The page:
Ousted over resume, Yahoo CEO Scott Thompson reveals cancer diagnosis
Yahoo said Chief Executive Officer Scott Thompson is stepping down after failing to correct errors in his credentials and the company is revamping its board, days after Thompson reportedly informed Yahoo’s board that he’s been diagnosed with cancer, the Wall Street Journal reports.
Thompson’s resignation is seen as a victory to activist investor Daniel Loeb, who had pushed for the overhaul and said the Web portal is mismanaged.
Ross Levinsohn, Yahoo’s head of global media, was named interim CEO, and director Fred Amoroso will become chairman, the Sunnyvale, California-based company said in a statement yesterday. Amoroso replaces Roy Bostock, the non-executive chairman, who is exiting the board immediately. Yahoo agreed to add Loeb to its board along with two other directors nominated by his fund, Third Point LLC, to end a proxy fight.
Third Point, which owns about 5.8 percent of Yahoo, stepped up pressure on Yahoo since flagging discrepancies in Thompson’s resume on May 3. The departure of Yahoo’s third CEO in just over three years adds to upheaval at a company that was once a leader in Web search and online information. Yahoo’s sales tumbled 31 percent last year from a peak three years earlier, and its market value has dropped by more than half since the end of 2005.
“The company is starting from scratch yet again,” Ben Schachter, an analyst at Macquarie Capital, said in an interview. He has a neutral rating on the stock and doesn’t own it. “Scott put them in a very difficult position, and something had to happen.”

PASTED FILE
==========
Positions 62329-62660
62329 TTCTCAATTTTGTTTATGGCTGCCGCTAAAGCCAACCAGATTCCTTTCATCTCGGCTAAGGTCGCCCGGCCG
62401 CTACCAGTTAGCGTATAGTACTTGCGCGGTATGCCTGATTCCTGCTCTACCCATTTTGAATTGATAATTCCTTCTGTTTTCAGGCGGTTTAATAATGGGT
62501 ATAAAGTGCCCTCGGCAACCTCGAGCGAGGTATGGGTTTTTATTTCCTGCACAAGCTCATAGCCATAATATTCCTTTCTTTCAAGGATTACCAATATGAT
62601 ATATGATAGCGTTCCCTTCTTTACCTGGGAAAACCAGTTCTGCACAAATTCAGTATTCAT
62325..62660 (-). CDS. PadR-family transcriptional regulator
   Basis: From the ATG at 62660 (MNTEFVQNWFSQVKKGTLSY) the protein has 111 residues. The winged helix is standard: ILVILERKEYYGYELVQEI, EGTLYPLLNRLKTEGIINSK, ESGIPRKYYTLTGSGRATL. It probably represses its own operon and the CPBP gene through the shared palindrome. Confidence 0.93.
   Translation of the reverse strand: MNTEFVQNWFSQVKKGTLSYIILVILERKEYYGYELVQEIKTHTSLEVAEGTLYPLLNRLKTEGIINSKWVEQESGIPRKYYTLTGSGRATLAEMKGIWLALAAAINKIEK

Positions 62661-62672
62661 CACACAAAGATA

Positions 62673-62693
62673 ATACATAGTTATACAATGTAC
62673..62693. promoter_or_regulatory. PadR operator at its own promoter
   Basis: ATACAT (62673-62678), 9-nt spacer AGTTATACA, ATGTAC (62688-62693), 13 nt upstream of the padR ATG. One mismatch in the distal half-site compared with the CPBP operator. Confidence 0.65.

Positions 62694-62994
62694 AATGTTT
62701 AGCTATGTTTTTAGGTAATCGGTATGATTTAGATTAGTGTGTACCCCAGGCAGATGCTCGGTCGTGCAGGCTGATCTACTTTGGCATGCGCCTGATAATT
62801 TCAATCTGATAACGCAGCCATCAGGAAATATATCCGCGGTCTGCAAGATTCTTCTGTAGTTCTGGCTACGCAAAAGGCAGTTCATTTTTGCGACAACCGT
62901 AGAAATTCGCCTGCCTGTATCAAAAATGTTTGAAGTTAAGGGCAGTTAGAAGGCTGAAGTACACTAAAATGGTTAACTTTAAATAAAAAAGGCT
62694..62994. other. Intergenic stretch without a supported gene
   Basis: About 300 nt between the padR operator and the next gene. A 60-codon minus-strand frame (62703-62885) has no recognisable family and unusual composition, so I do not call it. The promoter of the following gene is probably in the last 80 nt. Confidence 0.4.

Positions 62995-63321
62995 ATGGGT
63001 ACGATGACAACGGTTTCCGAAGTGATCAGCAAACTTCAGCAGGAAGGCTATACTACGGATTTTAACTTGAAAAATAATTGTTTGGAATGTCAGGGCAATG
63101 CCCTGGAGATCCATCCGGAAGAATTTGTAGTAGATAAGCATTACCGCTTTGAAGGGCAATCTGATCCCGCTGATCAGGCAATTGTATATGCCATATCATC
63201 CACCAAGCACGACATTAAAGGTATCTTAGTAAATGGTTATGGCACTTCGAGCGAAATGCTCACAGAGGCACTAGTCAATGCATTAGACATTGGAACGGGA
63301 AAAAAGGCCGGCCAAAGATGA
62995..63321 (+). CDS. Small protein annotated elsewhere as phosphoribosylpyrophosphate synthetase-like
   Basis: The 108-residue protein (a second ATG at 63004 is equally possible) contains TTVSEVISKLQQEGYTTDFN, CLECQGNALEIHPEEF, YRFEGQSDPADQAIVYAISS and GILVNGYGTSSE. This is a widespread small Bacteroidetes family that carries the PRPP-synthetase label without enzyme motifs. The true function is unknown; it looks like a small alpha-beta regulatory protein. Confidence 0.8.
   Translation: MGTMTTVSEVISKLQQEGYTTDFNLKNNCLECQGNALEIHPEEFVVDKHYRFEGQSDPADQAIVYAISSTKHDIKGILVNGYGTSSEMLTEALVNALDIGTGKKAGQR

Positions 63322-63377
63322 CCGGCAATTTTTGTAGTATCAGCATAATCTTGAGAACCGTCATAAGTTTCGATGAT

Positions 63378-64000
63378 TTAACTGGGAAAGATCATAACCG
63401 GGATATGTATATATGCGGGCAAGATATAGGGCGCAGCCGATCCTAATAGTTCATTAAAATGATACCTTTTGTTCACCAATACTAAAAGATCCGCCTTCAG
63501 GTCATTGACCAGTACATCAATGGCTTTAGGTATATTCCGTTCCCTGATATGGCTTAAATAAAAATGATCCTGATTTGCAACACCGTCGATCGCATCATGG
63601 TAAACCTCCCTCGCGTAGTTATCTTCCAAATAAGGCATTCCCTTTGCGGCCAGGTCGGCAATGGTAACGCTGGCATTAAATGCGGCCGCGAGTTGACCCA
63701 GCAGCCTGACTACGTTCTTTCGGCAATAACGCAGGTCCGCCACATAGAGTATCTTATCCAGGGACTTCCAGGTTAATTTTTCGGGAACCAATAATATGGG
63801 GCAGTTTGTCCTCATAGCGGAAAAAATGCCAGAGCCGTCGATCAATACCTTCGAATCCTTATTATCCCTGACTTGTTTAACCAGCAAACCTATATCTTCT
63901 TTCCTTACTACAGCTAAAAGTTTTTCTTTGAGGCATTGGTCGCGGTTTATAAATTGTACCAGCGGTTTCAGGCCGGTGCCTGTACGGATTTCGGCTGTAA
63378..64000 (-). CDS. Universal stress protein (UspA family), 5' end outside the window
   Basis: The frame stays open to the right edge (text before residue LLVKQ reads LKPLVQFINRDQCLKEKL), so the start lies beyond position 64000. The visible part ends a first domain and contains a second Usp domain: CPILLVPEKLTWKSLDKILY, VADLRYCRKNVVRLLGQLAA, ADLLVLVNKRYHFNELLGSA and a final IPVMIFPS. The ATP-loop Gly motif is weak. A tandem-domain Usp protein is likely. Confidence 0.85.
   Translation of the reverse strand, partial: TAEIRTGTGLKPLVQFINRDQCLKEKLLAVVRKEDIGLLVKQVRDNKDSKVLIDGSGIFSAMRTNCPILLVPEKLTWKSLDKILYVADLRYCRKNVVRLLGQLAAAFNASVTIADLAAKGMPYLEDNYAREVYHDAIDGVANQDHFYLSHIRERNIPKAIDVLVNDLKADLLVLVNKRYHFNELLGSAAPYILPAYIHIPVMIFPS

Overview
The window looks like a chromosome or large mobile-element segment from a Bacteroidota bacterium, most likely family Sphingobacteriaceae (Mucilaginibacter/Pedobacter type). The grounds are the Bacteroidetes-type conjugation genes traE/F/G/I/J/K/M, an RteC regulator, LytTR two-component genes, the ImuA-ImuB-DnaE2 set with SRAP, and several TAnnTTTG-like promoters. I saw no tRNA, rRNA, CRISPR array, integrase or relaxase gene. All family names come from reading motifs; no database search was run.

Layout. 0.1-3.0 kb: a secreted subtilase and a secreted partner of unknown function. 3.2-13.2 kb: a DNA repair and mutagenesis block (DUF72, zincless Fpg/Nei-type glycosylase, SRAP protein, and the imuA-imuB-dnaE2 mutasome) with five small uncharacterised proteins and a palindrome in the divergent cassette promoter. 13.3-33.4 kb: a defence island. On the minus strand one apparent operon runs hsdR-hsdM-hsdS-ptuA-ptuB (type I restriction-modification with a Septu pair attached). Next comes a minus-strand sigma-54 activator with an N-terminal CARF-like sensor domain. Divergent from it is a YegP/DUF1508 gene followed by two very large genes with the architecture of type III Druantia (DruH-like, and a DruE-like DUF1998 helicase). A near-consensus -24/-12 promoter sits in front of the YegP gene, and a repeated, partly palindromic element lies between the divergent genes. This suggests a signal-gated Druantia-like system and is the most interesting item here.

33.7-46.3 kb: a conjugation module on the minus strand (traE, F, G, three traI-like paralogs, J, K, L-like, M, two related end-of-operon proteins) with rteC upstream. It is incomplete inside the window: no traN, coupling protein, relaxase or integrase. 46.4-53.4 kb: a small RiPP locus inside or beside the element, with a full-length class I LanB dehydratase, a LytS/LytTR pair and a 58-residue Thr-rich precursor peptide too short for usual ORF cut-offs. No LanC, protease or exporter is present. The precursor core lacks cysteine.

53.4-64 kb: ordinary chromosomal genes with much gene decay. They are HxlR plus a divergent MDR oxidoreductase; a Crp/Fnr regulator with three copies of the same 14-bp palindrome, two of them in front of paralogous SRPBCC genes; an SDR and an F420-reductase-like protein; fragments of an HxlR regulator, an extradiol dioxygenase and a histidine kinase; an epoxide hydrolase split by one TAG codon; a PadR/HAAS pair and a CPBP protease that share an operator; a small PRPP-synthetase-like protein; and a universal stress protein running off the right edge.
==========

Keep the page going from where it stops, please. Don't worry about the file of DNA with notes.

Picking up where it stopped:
Thompson, 54, was brought on in January to orchestrate a turnaround at the struggling Web portal after Google Inc. and Facebook Inc. lured users and advertising dollars.
“This is a damaged company and a company competing in a space that’s moving incredibly fast,” Schachter said.
Thompson’s undoing stems from erroneous biographical references that said he held a bachelor’s degree in computer science from Stonehill College. A former EBay Inc. (EBAY) executive, he earned a degree in accounting from the Easton, Massachusetts- based school, and the information is correctly listed in EBay regulatory filings and some Yahoo press releases. Yet the incorrect degree showed up in Yahoo’s April 27 10-K filing, as well as on the company’s website.
Before resigning as chief executive, Thompson told the directors and several colleagues that he has been diagnosed with thyroid cancer, the Wall Street Journal reported Monday, citing people familiar with the matter it didn’t identify.
An e-mail sent to Dana Lengkeek, a spokeswoman for Yahoo, during non-business hours wasn’t immediately returned.
In addition toLoeb, Third Point nominees Harry Wilson and Michael Wolf will join Yahoo as directors. A fourth nominee, Jeffrey Zucker, said in yesterday’s statement that he withdrew his nomination to allow a quick transition.
“We’re particularly enthused by the addition of the new board slate,” Brian Wieser, an analyst at Pivotal Research Group, wrote in a research note. “Loeb, Wolf and Wilson appear to be focused upon restoring Yahoo’s importance for the industry, and from our observations, care very much about the opportunity.”
Leaving the board immediately are Bostock, Patti Hart, Gary Wilson, Arthur Kern and Vyomesh Joshi, Yahoo said. Previously, the company had said they wouldn’t stand for re-election at the annual shareholders meeting. Third Point also had suggested Hart’s academic credentials weren’t accurate, though a review by the board of International Game Technology (IGT), where she is CEO, found “no material inconsistencies,” IGT said last week.
Thompson, the former president of EBay’s PayPal unit, was hired in January to replace Carol Bartz, who had been dismissed by Yahoo’s board in September amid falling sales and market- share losses. Chief Financial Officer Tim Morse was named interim CEO after Bartz’s departure.